Friday, November 7, 2008

Her Savage Lover by Brenda Williamson

TITLE: Her Savage Lover
AUTHOR: Brenda Williamson
PUBLISHER: Aspen Mountain Press
LENGTH: Short story (roughly 14k)
GENRE: Historical romance
COST: $2.50

Eden has returned west, to the home where she was raised, to the half-breed Cherokee she loved before getting pregnant and being banished to Boston. She brings their son with her, to finally tell Brant that he is a father. But Brant can’t forget that she left him once. How does he know she’s not going to try and take his son away from him again?

One of my kinks came around to bite me in the butt again. I knew it was short. I knew that it sounded like there was a lot to cram into such a small space. But the excerpt seemed kind of sweet and romantic, and I decided to give it a shot. More like a shot in the foot.

Editorially, the story is a mess. One character changes name halfway through from Sully to Scully. Words get used incorrectly. Even the heroine’s last name has one spelling in the blurb, and a different one in the story itself. The simplistic prose doesn’t help matters, and the lack of any smoothness in character development or growth makes it next to impossible to engage with the characters. Reading it was a real chore.

The characters are just as muddled as the prose. Brant goes from cold, to hot, to seductive, back to cold again, while Eden is at turns fearful, needy, hateful, and loving. Sometimes all on the same page. There are no smooth transitions from mood to mood to mood, which steals any life the characters might have on their own. It doesn’t help that the story’s brevity takes away any opportunity to explore the complicated feelings involved for both parties, or give them any kind of time to react to the dire events that transpire. Maybe if it was longer, there would’ve been space, but then I can’t help but wonder if the author wouldn’t have just tried to cram even more stuff in. Either way, it just doesn’t work.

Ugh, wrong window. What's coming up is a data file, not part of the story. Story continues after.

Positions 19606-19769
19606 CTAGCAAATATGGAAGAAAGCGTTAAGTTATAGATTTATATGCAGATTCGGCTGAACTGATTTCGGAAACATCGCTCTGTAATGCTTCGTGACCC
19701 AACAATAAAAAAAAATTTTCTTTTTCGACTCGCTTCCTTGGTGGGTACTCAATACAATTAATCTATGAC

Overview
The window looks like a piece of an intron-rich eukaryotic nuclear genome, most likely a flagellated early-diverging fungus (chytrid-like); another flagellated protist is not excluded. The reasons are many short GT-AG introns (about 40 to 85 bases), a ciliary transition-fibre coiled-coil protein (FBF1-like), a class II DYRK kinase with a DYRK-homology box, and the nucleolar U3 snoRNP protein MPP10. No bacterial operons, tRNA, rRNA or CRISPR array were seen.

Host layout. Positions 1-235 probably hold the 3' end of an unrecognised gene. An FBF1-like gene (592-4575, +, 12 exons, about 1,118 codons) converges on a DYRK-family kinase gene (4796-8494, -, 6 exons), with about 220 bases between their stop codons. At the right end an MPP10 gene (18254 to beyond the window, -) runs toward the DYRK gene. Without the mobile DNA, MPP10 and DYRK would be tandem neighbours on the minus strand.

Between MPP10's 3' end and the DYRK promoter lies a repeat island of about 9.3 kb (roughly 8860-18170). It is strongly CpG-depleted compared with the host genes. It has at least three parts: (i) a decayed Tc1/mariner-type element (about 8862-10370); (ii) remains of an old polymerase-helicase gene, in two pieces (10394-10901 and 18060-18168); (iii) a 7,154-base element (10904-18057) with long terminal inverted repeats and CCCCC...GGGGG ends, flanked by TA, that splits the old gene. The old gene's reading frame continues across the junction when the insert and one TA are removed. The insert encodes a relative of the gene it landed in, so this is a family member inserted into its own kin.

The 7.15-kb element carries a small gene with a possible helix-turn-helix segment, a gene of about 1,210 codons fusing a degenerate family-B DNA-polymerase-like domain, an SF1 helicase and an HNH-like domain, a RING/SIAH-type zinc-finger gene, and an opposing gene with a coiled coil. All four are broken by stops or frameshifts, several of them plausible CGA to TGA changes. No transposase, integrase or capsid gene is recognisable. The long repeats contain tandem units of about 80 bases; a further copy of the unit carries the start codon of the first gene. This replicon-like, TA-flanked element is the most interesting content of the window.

5/10 – Multiple editing issues and immature writing don’t help a story too compressed to be effective.


4/10 – Flat and scattered


3/10 – Even flatter than the hero, with no reasonable flow to her multiple moods

Entertainment value

3/10 – Only the fact that I have a thing for Native American heroes helps this.

World building

4/10 – There’s a lack of real time or place in this, which is dangerous for a historical



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